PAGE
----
Easy Access to Virtual Appointments, Prescription Refills Are Behind Rising Demand for Online VA Health Care

Easy Access to Virtual Appointments, Prescription Refills Are Behind Rising Demand for Online VA Health Care
Photo via VA.gov

This article by Linda F. Hersey originally appeared on Stripes.com. Stars and Stripes serves the U.S. military community by providing editorially independent news and information around the world.


WASHINGTON — Army veteran Andy Butzler said he prefers to attend medical appointments at the Department of Veterans Affairs via online conference calls rather than drive an hour from his home in Osceola, Wis., to the regional veterans clinic.


“I don’t have to take time off from work in order to drive an hour each way for a doctor’s appointment,” said Butzler, a veterans’ service officer for the Polk County government in northwest Wisconsin.


Osceola is a rural town and there are no brick-and-mortar VA clinics to provide in-person medical care.


Butzler, 41, a former paratrooper with the 82nd Airborne Division, said he uses his smartphone instead to book appointments online, see clinicians via telehealth and refill prescriptions.


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More than 40% of veterans, or 2.5 million patients enrolled in VA health care, rely on telehealth for at least part of their care, according to the VA.


The VA delivered 11.6 million telehealth visits in fiscal 2023 for clinical services that spanned diagnostics, doctor appointments and suicide prevention services. The VA had 2.6 million visits in 2019.


Veterans using the Rx Refill app ordered an average of 190,000 prescription refills per month in 2023, up from 106,000 in 2021.


Behind the numbers are veterans seeking online care for the access, convenience and privacy, the VA said. Veterans refill prescriptions, text their providers and go to appointments.


“Telehealth works for most any of my doctor visits that don’t require an in-person physical exam,’’ Butzler said.


When he required a specialist to examine a mole on his back, a provider at the regional VA clinic took a high-resolution image and forwarded it to a dermatologist at the Minneapolis VA Medical Center for review.


“Within a couple of days, a report was sent back. It was all clear,” said Butzler, who served in the Army from 2005-2008, including two tours in Iraq. “There were no problems.”


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More than 770,000 veterans in rural areas had more than 2 million telehealth visits in 2023 in their home or at a designated site in their community, the VA said.


The Polk County veterans service office where Butzler works has designated private space for veterans who need assistance or who do not have internet service at home to access VA telehealth care.


“Veterans often are more comfortable seeking treatment through virtual appointments because it feels more private to them,” said Waco Hoover, a Marine Corps veteran who leads the American Legion’s “Be the One” campaign to reduce veteran suicides.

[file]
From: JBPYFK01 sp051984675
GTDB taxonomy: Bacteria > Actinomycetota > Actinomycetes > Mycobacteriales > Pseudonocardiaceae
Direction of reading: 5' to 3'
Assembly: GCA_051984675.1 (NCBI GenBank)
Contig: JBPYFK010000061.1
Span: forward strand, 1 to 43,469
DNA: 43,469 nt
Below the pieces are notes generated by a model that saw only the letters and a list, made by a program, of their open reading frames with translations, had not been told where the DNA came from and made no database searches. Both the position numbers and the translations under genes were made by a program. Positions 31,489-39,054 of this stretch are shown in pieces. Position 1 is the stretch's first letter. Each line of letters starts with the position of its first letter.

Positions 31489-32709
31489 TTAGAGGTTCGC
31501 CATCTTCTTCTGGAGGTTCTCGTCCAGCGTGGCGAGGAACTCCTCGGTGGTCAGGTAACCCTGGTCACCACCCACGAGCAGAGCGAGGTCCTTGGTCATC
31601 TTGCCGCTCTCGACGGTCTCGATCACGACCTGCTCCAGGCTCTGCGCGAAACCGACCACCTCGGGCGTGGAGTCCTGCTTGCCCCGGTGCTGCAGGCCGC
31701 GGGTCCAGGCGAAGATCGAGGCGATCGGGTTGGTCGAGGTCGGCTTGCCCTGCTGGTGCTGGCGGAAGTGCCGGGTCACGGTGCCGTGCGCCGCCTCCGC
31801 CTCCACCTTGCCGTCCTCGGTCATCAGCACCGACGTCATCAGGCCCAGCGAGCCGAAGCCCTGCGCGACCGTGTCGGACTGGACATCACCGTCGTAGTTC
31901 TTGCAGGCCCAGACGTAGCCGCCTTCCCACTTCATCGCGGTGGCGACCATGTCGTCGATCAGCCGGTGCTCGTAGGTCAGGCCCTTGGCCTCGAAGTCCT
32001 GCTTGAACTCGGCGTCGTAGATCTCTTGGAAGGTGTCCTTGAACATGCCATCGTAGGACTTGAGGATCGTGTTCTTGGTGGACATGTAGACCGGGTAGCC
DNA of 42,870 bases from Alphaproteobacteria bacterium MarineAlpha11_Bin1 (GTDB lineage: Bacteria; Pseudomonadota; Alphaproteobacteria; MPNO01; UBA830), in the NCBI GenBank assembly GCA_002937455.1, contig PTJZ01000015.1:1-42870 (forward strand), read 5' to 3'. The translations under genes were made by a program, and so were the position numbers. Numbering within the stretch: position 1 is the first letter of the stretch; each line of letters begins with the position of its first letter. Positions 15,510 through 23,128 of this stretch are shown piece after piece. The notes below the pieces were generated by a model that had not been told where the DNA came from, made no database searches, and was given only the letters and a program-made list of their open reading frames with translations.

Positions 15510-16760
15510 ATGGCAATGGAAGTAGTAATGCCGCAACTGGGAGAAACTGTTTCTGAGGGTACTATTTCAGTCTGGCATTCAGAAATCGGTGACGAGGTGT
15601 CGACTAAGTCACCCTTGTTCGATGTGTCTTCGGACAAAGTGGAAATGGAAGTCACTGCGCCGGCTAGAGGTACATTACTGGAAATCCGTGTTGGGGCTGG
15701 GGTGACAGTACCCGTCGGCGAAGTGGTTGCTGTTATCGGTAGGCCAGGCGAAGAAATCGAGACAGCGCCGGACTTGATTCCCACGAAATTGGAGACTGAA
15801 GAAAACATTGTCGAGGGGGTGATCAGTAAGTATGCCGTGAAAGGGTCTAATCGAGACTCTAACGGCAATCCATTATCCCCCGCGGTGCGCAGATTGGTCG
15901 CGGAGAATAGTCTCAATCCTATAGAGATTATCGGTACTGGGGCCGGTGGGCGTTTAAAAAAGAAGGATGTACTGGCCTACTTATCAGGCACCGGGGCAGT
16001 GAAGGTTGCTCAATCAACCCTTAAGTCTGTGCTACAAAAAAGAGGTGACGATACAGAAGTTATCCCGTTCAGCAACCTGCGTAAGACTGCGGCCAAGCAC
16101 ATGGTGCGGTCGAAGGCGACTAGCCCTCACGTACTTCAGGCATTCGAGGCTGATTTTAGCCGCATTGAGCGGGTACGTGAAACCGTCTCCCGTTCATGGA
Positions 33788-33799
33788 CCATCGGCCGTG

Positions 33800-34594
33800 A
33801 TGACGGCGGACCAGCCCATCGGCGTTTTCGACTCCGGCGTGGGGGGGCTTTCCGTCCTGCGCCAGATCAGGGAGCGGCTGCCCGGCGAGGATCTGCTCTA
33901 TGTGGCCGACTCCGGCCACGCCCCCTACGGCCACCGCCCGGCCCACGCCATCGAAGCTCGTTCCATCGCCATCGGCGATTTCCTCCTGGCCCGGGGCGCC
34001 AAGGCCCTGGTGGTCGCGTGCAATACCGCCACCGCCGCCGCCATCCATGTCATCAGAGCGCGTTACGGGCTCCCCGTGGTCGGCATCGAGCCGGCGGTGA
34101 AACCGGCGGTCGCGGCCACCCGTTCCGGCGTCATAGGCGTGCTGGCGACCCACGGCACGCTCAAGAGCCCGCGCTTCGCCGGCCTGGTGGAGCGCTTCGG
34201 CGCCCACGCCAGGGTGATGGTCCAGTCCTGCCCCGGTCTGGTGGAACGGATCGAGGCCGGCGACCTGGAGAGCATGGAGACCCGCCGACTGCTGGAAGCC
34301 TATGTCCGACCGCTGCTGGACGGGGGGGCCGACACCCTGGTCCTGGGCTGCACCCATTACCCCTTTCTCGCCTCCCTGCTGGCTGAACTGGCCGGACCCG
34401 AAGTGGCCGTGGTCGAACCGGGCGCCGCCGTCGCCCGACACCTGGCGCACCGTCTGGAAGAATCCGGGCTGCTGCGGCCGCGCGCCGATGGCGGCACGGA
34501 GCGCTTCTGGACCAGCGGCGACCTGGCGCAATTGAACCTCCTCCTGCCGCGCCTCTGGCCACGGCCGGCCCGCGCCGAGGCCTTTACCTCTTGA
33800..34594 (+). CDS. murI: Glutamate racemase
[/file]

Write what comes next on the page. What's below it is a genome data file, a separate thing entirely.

More than 1 million veterans received mental health counseling sessions online in fiscal 2023, a 5% increase from the prior year.


Hoover said he hears from many veterans with medical problems and disabilities related to military service and many of them prefer to use telehealth for counseling because it feels secure and they can access it at home.


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“Telehealth has played a pivotal role in combating the stigma around veterans asking for mental-health help,” he said.


Though telemedicine has been growing for more than a decade for veterans and nonveterans, the shutdown of doctors’ offices during the coronavirus pandemic in 2022 led Congress to loosen some telemedicine regulations and more patients to seek web-based health care.


Prior to the pandemic, less than 1% of doctor visits for the general population in 2019 were via telehealth with those visits reaching close to 6% by the end of 2023, according to Epic Research, a health records management system that reviewed 500 million telehealth and in-person medical visits.


The VA is in the process of redesigning and updating essential veteran services offered through its website, VA.gov. The goal is to enable veterans to access essential VA services — health care, claims and benefits — all in one place.


The consumer health information from the websites MyHealtheVet and MyVAHealth will be combined into one unified patient portal for veterans on VA.gov, the VA said.


The redesign will be rolled out in phases during the next two years, with the VA testing the site and services with veterans to refine the design.


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Once the update is complete, veterans will be able to log on at VA.gov to access most health services, view medical records and track their benefits.


About 2 million veterans have downloaded the VA health and benefits mobile app since it launched in 2021. Popular features include texting providers and downloading VA letters regarding health claims and benefits.


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